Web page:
Wide-body deliveries included two A330neos to Condor and Cebu pacific as well as two A350s to Turkish Airlines and British Airways.

Gross orders for the month were for two A350s to an as yet undisclosed customer.


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Falcon and Archer Launch Abu Dhabi-Dubai eVTOL Flights

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Services will operate from Falcon Aviation’s heliports in the UAE

UAE-based private flight provider Falcon Aviation will launch eVTOL air services connecting Abu Dhabi and Dubai under an agreement with manufacturer Archer. The partnership announced today calls for the two companies to develop a network of vertiports connecting the two cities with Archer’s four-passenger Midnight aircraft, with operations to begin as early as 2025.

The starting point for the joint operation will be the Falcon Tours Heliport Terminal at Dubai’s Atlantis The Palm resort that Falcon Aviation upgraded last year and officially opened on Friday. Abu Dhabi-based Falcon already provides helicopter charter flights and sightseeing tours across the UAE, as well as operating business jets and providing ground handling and maintenance support to other companies.

Flights from Atlantis will connect with the Marina Mall Heliport in Abu Dhabi’s Corniche district. Flying over the Gulf, the Midnight aircraft will make the trip in 30 minutes from takeoff to landing, which compares with a 90-mile drive of around two hours during peak traffic. The two companies now plan to adapt the existing heliports for use by eVTOLs.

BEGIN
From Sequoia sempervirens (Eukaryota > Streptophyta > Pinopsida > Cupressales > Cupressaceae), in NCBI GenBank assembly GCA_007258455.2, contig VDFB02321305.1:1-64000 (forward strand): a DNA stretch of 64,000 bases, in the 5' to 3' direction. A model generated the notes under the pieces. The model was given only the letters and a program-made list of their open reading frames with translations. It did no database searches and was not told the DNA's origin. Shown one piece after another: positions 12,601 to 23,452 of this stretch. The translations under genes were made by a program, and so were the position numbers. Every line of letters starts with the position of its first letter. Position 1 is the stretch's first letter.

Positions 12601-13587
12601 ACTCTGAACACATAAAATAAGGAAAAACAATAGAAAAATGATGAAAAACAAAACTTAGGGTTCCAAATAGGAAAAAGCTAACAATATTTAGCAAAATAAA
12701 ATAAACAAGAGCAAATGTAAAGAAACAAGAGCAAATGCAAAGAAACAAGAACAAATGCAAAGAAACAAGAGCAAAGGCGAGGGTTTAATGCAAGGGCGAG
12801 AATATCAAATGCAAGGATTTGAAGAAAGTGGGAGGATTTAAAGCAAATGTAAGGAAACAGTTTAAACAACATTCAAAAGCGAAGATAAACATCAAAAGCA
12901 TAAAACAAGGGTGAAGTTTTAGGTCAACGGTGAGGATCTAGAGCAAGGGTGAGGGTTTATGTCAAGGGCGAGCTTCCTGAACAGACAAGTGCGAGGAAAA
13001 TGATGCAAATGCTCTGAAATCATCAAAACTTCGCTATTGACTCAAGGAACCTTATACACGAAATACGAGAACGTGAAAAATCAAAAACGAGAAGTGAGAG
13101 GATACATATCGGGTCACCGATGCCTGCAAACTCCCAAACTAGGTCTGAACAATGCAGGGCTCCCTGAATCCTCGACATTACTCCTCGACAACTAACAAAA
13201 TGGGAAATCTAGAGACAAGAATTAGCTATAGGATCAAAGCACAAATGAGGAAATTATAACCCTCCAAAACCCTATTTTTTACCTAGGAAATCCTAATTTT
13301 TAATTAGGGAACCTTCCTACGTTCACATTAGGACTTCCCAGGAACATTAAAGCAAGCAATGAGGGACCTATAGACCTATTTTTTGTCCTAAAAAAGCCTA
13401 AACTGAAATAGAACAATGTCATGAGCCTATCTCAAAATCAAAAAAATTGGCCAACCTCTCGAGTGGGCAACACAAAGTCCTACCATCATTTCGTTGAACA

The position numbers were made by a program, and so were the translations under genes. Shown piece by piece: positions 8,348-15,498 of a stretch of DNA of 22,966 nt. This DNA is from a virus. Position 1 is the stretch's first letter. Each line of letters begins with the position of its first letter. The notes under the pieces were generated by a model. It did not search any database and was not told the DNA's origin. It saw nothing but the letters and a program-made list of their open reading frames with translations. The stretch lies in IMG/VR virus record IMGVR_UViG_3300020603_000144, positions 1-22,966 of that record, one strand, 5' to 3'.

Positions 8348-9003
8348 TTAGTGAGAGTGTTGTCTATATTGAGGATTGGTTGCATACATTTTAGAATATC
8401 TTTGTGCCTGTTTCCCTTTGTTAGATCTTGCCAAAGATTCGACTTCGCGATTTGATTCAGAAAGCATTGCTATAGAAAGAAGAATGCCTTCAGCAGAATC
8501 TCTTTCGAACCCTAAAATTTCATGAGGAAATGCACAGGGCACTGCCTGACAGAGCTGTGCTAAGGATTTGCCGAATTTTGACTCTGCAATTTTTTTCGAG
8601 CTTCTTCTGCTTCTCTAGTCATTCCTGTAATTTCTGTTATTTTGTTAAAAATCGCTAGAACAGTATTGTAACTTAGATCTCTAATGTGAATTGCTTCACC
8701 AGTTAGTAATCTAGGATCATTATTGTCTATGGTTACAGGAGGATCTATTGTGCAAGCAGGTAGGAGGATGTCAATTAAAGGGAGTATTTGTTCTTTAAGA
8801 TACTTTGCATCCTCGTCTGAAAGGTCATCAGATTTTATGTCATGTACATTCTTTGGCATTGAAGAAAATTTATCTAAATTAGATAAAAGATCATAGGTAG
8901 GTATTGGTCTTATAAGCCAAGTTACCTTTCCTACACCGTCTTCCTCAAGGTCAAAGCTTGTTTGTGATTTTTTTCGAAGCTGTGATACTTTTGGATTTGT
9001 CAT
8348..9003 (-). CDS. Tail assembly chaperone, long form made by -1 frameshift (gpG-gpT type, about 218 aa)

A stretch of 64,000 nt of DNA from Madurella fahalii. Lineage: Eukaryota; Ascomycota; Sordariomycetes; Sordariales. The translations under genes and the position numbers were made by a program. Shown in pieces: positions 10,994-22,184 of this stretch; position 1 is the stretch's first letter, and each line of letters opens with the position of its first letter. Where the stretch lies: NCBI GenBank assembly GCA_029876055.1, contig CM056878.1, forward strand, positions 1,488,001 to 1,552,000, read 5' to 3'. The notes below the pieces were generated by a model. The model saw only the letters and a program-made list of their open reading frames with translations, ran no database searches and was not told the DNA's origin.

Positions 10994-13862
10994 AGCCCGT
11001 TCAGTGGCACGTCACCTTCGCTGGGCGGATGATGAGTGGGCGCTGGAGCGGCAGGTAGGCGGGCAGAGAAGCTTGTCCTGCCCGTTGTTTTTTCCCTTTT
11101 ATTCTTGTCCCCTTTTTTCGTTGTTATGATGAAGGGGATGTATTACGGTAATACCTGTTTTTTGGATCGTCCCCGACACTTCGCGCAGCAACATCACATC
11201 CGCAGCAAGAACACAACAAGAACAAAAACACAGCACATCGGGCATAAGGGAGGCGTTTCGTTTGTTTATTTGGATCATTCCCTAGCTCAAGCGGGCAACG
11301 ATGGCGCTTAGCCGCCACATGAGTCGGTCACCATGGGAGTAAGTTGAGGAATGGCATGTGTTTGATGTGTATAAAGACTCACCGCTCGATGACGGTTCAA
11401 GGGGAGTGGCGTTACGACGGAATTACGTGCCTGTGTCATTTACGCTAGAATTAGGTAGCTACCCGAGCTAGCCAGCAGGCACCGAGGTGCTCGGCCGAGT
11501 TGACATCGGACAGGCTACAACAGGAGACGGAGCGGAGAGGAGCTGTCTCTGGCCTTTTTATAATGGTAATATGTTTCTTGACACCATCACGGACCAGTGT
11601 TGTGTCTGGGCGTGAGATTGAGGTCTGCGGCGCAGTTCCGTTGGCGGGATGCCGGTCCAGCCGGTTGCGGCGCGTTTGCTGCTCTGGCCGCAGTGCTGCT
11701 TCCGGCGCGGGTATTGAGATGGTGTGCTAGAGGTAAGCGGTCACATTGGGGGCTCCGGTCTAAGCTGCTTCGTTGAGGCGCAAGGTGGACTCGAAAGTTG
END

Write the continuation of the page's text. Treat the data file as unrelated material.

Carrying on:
“For nearly two decades, Falcon Aviation has been at the forefront of helicopter passenger transport in the UAE,” said company CEO Ramandeep Oberoi. “Our partnership with Archer is a leap into the future, as we prepare to offer flying car services together in Dubai and Abu Dhabi, continuing our tradition of world-class transportation solutions.”

Falcon Aviation has previously evaluated Eve Air Mobility’s four-passenger eVTOL, which is not expected to complete type certification before the end of 2026. The company also had discussions with other eVTOL aircraft developers, including Joby Aviation, AutoFlight, Overair, and Ascendance.

Archer Goes Head-to-head with Rival Joby

Last month, Dubai’s government granted Joby exclusive access to the local market for on-demand air taxi services within the emirate for a six-year period. The agreement with the Road and Transport Authority envisions operations from a network of vertiports, with the first four locations being at Dubai International Airport, the Palm Jumeirah, Dubai marina, and Dubai downtown.